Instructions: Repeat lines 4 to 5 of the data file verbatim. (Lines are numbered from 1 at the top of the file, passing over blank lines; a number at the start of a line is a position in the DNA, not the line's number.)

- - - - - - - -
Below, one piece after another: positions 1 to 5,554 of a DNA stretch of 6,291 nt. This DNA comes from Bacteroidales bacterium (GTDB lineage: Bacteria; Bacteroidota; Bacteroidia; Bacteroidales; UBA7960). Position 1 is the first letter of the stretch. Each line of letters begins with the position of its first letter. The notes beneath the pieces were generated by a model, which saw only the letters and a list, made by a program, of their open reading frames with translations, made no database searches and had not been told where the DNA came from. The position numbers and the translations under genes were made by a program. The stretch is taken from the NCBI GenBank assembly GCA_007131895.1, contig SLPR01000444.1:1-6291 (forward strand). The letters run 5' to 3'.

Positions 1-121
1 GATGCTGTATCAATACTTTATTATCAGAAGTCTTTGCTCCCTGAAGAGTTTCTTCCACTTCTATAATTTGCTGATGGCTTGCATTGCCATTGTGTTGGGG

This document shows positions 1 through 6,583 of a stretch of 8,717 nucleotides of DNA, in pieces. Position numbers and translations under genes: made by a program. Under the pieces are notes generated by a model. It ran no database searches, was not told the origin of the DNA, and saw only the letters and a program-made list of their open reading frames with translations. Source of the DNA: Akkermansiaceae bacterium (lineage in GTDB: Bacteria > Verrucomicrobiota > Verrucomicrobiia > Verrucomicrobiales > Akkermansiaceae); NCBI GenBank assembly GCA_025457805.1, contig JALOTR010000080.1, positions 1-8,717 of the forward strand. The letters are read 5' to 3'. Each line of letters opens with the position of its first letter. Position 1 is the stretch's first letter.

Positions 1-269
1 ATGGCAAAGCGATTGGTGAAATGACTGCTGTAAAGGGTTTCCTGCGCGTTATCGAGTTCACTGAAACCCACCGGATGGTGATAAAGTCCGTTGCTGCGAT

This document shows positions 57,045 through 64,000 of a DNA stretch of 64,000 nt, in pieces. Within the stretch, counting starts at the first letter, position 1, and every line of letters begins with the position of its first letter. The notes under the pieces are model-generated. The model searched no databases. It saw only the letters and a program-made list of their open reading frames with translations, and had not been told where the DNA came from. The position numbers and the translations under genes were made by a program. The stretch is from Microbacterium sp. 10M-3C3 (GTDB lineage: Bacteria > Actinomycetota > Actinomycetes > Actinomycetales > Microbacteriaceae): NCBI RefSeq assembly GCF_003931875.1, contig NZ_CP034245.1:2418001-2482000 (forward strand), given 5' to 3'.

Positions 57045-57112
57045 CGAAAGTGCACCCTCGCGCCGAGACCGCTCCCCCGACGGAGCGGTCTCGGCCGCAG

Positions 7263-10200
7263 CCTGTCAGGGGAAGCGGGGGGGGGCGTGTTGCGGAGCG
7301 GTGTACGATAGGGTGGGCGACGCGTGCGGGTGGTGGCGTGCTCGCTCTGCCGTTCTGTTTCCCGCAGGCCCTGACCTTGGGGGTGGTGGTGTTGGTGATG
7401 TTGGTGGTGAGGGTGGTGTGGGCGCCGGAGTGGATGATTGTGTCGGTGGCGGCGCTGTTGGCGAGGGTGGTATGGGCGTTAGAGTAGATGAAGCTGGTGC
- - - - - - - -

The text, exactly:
This document shows positions 1 through 6,583 of a stretch of 8,717 nucleotides of DNA, in pieces. Position numbers and translations under genes: made by a program. Under the pieces are notes generated by a model. It ran no database searches, was not told the origin of the DNA, and saw only the letters and a program-made list of their open reading frames with translations. Source of the DNA: Akkermansiaceae bacterium (lineage in GTDB: Bacteria > Verrucomicrobiota > Verrucomicrobiia > Verrucomicrobiales > Akkermansiaceae); NCBI GenBank assembly GCA_025457805.1, contig JALOTR010000080.1, positions 1-8,717 of the forward strand. The letters are read 5' to 3'. Each line of letters opens with the position of its first letter. Position 1 is the stretch's first letter.

Positions 1-269